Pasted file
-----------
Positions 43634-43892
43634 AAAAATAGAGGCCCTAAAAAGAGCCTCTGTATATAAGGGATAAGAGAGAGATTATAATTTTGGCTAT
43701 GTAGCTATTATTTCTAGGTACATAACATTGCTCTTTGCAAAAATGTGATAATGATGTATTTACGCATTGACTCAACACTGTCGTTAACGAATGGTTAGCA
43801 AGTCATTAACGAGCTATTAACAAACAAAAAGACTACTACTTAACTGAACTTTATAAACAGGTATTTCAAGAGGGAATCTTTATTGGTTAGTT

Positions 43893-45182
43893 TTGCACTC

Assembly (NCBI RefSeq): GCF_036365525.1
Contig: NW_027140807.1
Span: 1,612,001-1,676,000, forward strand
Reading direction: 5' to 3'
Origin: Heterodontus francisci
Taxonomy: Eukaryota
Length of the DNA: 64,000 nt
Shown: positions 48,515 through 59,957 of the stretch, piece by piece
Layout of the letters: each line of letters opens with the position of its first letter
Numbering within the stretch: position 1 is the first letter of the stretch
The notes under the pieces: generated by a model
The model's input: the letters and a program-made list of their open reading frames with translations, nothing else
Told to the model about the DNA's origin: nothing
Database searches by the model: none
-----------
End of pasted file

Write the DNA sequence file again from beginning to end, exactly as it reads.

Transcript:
Positions 43634-43892
43634 AAAAATAGAGGCCCTAAAAAGAGCCTCTGTATATAAGGGATAAGAGAGAGATTATAATTTTGGCTAT
43701 GTAGCTATTATTTCTAGGTACATAACATTGCTCTTTGCAAAAATGTGATAATGATGTATTTACGCATTGACTCAACACTGTCGTTAACGAATGGTTAGCA
43801 AGTCATTAACGAGCTATTAACAAACAAAAAGACTACTACTTAACTGAACTTTATAAACAGGTATTTCAAGAGGGAATCTTTATTGGTTAGTT

Positions 43893-45182
43893 TTGCACTC

Assembly (NCBI RefSeq): GCF_036365525.1
Contig: NW_027140807.1
Span: 1,612,001-1,676,000, forward strand
Reading direction: 5' to 3'
Origin: Heterodontus francisci
Taxonomy: Eukaryota
Length of the DNA: 64,000 nt
Shown: positions 48,515 through 59,957 of the stretch, piece by piece
Layout of the letters: each line of letters opens with the position of its first letter
Numbering within the stretch: position 1 is the first letter of the stretch
The notes under the pieces: generated by a model
The model's input: the letters and a program-made list of their open reading frames with translations, nothing else
Told to the model about the DNA's origin: nothing
Database searches by the model: none